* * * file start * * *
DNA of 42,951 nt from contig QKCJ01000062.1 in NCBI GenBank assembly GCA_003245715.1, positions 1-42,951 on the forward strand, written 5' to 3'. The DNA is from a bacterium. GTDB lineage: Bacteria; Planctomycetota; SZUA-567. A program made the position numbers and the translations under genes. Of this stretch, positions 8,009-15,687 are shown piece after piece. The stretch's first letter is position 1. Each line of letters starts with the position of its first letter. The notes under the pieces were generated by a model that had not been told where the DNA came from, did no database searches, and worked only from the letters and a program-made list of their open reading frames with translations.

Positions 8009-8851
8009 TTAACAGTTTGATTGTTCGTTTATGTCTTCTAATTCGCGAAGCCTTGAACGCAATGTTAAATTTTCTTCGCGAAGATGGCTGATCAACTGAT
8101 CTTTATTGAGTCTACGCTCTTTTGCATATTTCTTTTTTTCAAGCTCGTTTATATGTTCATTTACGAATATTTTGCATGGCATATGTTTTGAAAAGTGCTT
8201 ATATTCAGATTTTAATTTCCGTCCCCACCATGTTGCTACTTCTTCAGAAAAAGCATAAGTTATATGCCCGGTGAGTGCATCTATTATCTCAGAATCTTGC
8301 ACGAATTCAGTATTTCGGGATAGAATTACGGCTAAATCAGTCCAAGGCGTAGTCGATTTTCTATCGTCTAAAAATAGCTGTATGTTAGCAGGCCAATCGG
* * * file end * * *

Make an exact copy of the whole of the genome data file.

DNA of 42,951 nt from contig QKCJ01000062.1 in NCBI GenBank assembly GCA_003245715.1, positions 1-42,951 on the forward strand, written 5' to 3'. The DNA is from a bacterium. GTDB lineage: Bacteria; Planctomycetota; SZUA-567. A program made the position numbers and the translations under genes. Of this stretch, positions 8,009-15,687 are shown piece after piece. The stretch's first letter is position 1. Each line of letters starts with the position of its first letter. The notes under the pieces were generated by a model that had not been told where the DNA came from, did no database searches, and worked only from the letters and a program-made list of their open reading frames with translations.

Positions 8009-8851
8009 TTAACAGTTTGATTGTTCGTTTATGTCTTCTAATTCGCGAAGCCTTGAACGCAATGTTAAATTTTCTTCGCGAAGATGGCTGATCAACTGAT
8101 CTTTATTGAGTCTACGCTCTTTTGCATATTTCTTTTTTTCAAGCTCGTTTATATGTTCATTTACGAATATTTTGCATGGCATATGTTTTGAAAAGTGCTT
8201 ATATTCAGATTTTAATTTCCGTCCCCACCATGTTGCTACTTCTTCAGAAAAAGCATAAGTTATATGCCCGGTGAGTGCATCTATTATCTCAGAATCTTGC
8301 ACGAATTCAGTATTTCGGGATAGAATTACGGCTAAATCAGTCCAAGGCGTAGTCGATTTTCTATCGTCTAAAAATAGCTGTATGTTAGCAGGCCAATCGG